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The paradox: Huge energy potential, low consumption

By Benjamin Mugisha, Senior Underwriter at African Trade Insurance Agency (ATI)

In the last two years, there has been an exciting development in sub-Saharan Africa (SSA). Some countries have started, for the first time, to experience the possibility of short-term energy oversupply. The irony in Africa’s energy paradox cannot be overemphasised.

This article first appeared in ESI Africa Edition 2, 2019. You can read the magazine’s articles here or subscribe here to receive a print copy.

In 2017, the United Nations Environment Programme and the African Development Bank released the Atlas of Africa Energy Resources, which estimated that, on a per capita basis, electricity demand in SSA has remained mostly unchanged in the last decade at close to 400kWh as compared to Northern Africa where it almost doubled between 2000 and 2012 reaching 1,500kWh.

Energy is a crucial component of future economic growth. The challenge then is how to balance the prospects of any short-term oversupply, with an attendant increase in energy costs for capacity charges, with the need to increase per capita consumption while at the same time keeping costs affordable to reduce poverty. All this, while monitoring energy generation’s impact on the environment and society. Since 2011, there has been increased recognition of the need to increase renewables in the energy mix. In part, this has been aided by the dramatic fall in the costs of these technologies, particularly for solar.

Private sector involvement

The macro picture is therefore how to ensure that the energy potential in Africa is harnessed for the economic growth of the continent at affordable costs to the end user. Development partners and the private sector continue to seek ways to address this, whether through increased generation, improved transmission or energy integration through regional energy pools.

Private sector participation remains key to achieving these goals, and significant progress has been made in power generation. However, even here, challenges exist. Over the last 10 years, the African Trade Insurance Agency (ATI) noticed that there was a lower than 5% conversion rate in the energy sector; only a small percentage of projects being developed were reaching financial close. A majority of Independent Power Producers (IPPs) faced challenges reaching financial close due to the offtaker risk and the problems in effectively mitigating this.

The reality is that lenders to IPPs are wary of off-taker risk in SSA because of the poor credit rating of most utilities and potential payment delays. Therefore, some form of liquidity buffer is required to address this risk. Traditionally, this would be in the way of a letter of credit (L/C) and a Debt Service Reserve Account (DSRA) of the IPP. If the L/C is arranged by an IPP, it often faces challenges in providing the collateral for the L/C. Utilities themselves would be reluctant to post this collateral as they usually have constrained liquidity and need their cash for investments in infrastructure such as transmission and distribution.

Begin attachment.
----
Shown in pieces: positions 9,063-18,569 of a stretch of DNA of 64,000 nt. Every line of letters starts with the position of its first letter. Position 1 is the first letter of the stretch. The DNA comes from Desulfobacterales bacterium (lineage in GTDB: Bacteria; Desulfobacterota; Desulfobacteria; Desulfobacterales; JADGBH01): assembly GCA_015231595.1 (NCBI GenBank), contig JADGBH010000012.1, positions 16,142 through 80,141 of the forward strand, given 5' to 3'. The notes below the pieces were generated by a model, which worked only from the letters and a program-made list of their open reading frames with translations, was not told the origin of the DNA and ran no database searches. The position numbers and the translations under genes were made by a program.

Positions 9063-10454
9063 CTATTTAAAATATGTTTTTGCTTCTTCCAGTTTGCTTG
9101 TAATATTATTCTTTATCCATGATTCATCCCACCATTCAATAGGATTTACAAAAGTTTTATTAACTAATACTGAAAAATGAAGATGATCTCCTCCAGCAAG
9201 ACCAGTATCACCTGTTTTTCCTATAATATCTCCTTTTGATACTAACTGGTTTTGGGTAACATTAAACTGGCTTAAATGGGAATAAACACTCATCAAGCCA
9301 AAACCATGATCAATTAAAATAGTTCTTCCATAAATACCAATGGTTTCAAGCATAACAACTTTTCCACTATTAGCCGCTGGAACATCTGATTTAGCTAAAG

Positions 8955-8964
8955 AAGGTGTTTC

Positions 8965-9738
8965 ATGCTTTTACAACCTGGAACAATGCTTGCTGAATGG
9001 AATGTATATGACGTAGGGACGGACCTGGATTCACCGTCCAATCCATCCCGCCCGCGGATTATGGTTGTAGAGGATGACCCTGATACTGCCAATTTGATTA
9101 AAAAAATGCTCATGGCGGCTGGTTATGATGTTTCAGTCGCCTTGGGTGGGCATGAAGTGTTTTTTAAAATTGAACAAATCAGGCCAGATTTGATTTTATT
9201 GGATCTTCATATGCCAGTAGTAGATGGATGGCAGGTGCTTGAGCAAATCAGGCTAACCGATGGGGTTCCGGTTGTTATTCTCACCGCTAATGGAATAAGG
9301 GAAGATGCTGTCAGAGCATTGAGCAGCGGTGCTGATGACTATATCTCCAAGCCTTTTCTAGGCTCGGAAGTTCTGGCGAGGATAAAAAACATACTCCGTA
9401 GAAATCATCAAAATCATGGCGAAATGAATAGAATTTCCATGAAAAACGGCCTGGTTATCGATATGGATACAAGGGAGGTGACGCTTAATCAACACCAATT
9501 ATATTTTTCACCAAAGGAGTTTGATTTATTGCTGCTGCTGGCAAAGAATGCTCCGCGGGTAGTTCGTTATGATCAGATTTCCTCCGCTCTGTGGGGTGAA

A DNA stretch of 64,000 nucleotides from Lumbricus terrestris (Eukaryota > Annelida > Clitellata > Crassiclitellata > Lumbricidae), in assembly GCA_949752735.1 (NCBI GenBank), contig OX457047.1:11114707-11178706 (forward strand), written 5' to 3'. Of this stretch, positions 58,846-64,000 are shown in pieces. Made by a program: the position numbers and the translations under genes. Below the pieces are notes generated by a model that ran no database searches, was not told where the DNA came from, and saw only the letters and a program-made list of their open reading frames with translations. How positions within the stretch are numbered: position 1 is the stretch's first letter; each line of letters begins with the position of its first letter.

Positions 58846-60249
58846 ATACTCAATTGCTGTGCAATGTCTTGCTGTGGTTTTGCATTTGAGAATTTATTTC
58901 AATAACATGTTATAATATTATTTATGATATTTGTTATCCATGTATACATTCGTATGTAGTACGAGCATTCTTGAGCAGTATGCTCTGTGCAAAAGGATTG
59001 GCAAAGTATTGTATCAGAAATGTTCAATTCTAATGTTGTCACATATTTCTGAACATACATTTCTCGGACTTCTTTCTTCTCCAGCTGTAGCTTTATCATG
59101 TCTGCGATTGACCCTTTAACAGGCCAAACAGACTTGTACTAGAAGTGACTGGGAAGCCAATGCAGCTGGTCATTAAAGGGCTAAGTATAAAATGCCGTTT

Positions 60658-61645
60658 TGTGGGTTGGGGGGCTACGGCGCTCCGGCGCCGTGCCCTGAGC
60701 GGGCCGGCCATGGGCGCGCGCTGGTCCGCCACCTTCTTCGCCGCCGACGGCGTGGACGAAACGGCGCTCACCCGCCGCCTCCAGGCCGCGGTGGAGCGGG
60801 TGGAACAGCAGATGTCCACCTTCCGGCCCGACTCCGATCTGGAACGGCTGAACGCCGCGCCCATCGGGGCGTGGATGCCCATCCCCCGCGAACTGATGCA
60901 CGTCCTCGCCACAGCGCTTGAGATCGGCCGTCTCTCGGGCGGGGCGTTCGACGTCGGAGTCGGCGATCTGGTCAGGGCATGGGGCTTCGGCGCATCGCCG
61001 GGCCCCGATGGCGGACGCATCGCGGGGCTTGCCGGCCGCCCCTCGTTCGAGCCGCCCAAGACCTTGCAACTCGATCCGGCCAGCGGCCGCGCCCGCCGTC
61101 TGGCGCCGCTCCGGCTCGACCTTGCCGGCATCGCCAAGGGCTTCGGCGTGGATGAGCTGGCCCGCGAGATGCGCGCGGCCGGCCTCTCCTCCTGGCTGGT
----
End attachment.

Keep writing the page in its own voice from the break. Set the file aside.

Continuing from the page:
A robust solution

To address this gap, ATI, working together with the German Kreditanstalt für Wiederaufbau (KfW), innovatively developed a Regional Liquidity Support Facility (RLSF) to provide up to six months liquidity to IPPs through a standby L/C from Absa Group Limited. In qualifying countries, the L/C is available to renewable generation projects of up to 50MW. The long-term objective is that RLSF helps projects reach financial close faster, improves the perception of SSA energy markets and lowers the cost of projects, ultimately reflecting in lower tariffs.

RLSF was launched in 2018, and the response from the market has been excellent. The challenges are real but, with innovation, can be surmounted. It is through innovative transactions that SSA will be empowered to achieve Sustainable Development Goal 7 of universal access to affordable, reliable and modern energy services by 2030, including contributing a substantial share of renewable energy to the global energy mix. ESI

About the company

African Trade Insurance Agency (ATI) provides political risk insurance to companies, investors, and lenders interested in doing business in Africa. With deep roots in Africa, we are best positioned to understand, assess, and help mitigate the risks by offering robust solutions. Backed by credibility, financial strength, and underwriting capacity our financial partners rely on our assessments.

www.ati-aca.org | rlsf@ati-aca.org | @ATI_ACA

This article first appeared in ESI Africa Edition 2, 2019. You can read the magazine’s articles here or subscribe here to receive a print copy.

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The views expressed in this article by the author are not necessarily those of the publishers and/or association partners. While every effort is made to ensure accuracy, the publisher and editors cannot be held responsible for any inaccurate information supplied and/or published.